Thomas Cook Plane

Government guilty of ‘economic vandalism’ in handling of Thomas Cook collapse, reveals new report

The entire Thomas Cook group could have been saved from compulsory liquidation if the government had provided a financial guarantee of £138 million, according to a new report by consulting service Syndex.

The report also details how the government missed key opportunities to preserve at least parts of the Thomas Cook business and spent more of taxpayers’ money on repatriating passengers than was needed for rescuing the company.

Unite has released the report on the eve of giving evidence to the Business Energy and Industrial Strategy (BEIS) select committee’s inquiry in to the collapse of Thomas Cook. Unite assistant general secretary Diana Holland will give evidence tomorrow (Tuesday 22 Ocotber) at 10:15 to the committee.

The report confirmed that the Thomas Cook airline was profitable and had attracted several bidders, however those bidders did not meet Thomas Cook’s asking price of between £500- £600 million.

When the main group entered compulsory liquidation on Monday 23 September the airline followed suit as it had no working capital of its own as it was all tied up in the main group.

The Syndex report found that there was no legal reason why the government could not have provided a ‘bridging loan’ which would have kept the airline flying.

This was what occurred in Germany where the Thomas Cook subsidiary Condor received such a loan worth $415 million from its government. The UK airline’s financial needs were far lower than the amount needed to preserve Condor.

The report states by providing a bridging loan: “Thomas Cook could have continued to fly, saving hundreds of millions of pounds of public money spent on repatriation, and allowing time for the sale of an on-going business with all its employees.”

When the airline was then sold the bridging loan would have been paid back first, thus protecting the government’s investment.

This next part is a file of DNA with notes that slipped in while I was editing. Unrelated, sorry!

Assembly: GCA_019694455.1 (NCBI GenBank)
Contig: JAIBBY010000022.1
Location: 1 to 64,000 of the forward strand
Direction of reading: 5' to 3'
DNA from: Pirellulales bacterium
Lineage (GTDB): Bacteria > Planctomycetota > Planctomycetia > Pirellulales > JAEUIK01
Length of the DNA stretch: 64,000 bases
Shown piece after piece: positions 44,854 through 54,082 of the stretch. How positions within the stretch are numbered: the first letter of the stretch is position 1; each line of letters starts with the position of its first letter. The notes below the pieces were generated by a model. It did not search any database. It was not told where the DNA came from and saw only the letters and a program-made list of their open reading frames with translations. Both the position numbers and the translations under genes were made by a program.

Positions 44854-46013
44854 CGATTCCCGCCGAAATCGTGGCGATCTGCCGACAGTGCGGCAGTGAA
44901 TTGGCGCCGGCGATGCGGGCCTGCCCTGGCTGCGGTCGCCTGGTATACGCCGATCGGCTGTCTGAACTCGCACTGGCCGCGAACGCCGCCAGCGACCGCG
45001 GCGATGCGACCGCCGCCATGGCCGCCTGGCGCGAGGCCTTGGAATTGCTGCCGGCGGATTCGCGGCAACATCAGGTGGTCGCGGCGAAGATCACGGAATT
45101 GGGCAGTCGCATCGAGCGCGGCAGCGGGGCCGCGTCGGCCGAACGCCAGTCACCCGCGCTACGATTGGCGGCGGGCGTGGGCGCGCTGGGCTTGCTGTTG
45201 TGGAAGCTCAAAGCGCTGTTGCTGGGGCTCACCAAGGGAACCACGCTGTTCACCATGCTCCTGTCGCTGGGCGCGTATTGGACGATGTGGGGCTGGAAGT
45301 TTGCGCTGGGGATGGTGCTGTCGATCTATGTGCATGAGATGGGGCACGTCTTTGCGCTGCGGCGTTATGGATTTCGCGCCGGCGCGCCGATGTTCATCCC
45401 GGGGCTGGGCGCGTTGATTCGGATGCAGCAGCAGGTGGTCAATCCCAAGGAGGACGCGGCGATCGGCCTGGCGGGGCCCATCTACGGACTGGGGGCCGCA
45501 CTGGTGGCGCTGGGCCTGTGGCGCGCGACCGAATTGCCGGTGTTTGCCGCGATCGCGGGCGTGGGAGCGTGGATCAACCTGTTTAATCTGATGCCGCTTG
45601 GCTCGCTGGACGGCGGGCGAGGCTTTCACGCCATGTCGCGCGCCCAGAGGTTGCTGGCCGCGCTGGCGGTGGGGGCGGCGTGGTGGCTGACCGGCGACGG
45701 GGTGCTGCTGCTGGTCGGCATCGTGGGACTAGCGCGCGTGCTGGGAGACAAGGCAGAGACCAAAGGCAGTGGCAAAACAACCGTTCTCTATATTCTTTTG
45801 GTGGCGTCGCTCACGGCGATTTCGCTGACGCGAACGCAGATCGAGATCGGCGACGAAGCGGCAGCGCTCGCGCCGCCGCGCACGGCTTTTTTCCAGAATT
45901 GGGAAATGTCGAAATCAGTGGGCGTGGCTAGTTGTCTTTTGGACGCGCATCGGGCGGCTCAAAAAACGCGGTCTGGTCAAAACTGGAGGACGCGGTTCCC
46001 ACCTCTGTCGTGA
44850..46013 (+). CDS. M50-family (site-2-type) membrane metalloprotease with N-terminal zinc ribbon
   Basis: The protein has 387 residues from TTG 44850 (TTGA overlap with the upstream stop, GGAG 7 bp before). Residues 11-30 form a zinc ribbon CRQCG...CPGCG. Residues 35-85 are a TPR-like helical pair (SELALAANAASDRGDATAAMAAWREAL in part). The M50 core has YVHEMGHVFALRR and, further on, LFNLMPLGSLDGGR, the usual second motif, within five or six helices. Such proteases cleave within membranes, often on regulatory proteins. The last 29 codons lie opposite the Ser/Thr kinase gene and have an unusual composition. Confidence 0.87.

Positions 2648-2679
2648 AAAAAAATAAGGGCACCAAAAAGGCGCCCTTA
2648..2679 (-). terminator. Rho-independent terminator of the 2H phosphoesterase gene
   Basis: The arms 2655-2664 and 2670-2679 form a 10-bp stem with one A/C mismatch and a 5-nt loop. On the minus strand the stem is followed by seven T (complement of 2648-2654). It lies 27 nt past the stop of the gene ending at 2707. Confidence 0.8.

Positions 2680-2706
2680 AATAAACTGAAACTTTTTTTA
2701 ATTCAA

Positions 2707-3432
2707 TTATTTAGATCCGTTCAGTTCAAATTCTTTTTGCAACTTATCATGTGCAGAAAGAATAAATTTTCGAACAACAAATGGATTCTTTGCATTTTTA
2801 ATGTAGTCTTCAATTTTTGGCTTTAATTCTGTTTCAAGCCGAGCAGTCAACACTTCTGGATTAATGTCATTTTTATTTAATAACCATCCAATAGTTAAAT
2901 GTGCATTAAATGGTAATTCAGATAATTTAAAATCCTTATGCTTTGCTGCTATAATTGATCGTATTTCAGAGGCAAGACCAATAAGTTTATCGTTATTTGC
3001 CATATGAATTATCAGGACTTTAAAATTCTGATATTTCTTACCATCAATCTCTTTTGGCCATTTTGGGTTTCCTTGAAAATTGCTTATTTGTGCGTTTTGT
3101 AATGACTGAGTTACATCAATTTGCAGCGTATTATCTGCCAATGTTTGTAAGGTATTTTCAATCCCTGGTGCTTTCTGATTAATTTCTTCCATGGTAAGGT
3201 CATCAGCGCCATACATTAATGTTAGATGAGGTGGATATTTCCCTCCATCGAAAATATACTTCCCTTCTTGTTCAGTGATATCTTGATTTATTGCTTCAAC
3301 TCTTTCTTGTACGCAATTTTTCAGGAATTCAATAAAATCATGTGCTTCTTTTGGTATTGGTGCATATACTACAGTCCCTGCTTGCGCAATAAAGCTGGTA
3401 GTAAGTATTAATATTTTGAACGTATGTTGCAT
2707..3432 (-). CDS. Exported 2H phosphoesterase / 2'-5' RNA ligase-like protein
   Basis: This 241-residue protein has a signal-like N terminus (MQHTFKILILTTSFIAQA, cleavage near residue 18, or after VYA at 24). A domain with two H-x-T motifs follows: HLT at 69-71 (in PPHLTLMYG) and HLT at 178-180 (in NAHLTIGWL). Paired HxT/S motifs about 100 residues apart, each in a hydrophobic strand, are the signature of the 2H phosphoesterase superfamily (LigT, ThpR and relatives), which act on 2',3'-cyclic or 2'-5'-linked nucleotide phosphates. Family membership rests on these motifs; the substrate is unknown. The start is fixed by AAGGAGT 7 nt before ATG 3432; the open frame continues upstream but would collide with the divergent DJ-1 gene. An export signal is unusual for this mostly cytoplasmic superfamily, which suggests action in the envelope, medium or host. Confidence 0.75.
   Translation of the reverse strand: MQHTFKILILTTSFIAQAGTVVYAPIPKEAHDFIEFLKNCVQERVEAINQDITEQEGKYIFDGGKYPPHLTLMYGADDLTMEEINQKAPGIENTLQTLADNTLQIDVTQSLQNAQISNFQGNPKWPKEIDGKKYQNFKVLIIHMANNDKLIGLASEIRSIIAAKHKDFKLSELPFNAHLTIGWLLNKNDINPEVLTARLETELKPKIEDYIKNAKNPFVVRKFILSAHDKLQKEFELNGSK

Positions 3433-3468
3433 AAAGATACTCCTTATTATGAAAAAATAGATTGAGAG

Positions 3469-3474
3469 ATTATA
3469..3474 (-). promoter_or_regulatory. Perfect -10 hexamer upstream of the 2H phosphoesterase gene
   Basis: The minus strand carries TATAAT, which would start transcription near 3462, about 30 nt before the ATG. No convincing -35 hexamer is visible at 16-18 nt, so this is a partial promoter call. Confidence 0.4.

The report also found that the much criticised UK insolvency law was not a complete obstacle to providing an alternative to allowing the entire company to slide into compulsory liquidation. However the report states: “The lack of clear procedures with a simple principle of saving potentially viable businesses, which operated in conjunction with the absence of stakeholder voices at the table, has again caused an undoubtedly viable business to cease trading.”

The report also highlights the different approach that the government took earlier this year when British Steel went into liquidation but was able to keep trading with government support while a buyer was sought.

Unite assistant general secretary Diana Holland said: “The government’s handling of Thomas Cook’s collapse was tantamount to economic vandalism.

“The independent research by Syndex clearly demonstrates that not only was allowing the entire Thomas Cook operation to fall into administration not in the best interests of the staff and holidaymakers, but the costs of repatriations are likely to have cost the taxpayer more than saving the business.

“This was alongside the lack of implementation of the clear steps set out in the airline insolvency review published by the government this year to avoid the immediate grounding of an airline. The steps currently allowed were not followed for Thomas Cook’s UK airline.

 “The report further outlines that the difference between the stance of the UK government which allowed a profitable airline to fold and the German government, which acted to allow the subsidiary Condor to continue to fly, was principally an issue of political will.

 “Unite will be urging the select committee to identify steps that could have been taken under current laws as well as to radically revise the insolvency laws, to ensure that companies and especially airlines can enter into a protected form of administration in order to allow businesses to continue to trade, saving jobs and allowing time for a buyer to be found.”

Stephane Portet, head of Syndex UK and Ireland said: “Thomas Cook’s airlines was profitable and could have been saved. The clearance by the EU of the bridging loan to Condor shows that the UK government was wrong when it refused to act.

“Following the precedent of British Steel, another solution was possible. This would have saved jobs and money from the taxpayers.

“The case of Thomas Cook is proof of the need for a profound reform of UK insolvency law but also of UK corporate governance. Workers’ representatives should have an enhanced right to information on the financial situation of the companies.”

ENDS

For more information please contact Alex Flynn Unite head of media and campaigns on 020 3371 2066 or 07967 665869 alex.flynn@unitetheunion.org

Notes to editors:

Government ministers revealed to have washed hands of Thomas Cook prior to company collapse

Syndex is a strategic and financial consultancy working on behalf of workers’ representatives and unions. With 460 employees, 2,200 clients per year and offices in seven countries (France, UK, Ireland, Poland, Spain, Germany, Romania, Belgium), Syndex has been supporting workers’ representatives in the UK since 2014 and has been involved in some of the biggest restructuring and insolvencies in recent years. Syndex Group, the parent company of Syndex UK, is a chartered accountancy registered in France.

Unite is Britain and Ireland’s largest union with members working across all sectors of the economy. The general secretary is Len McCluskey.

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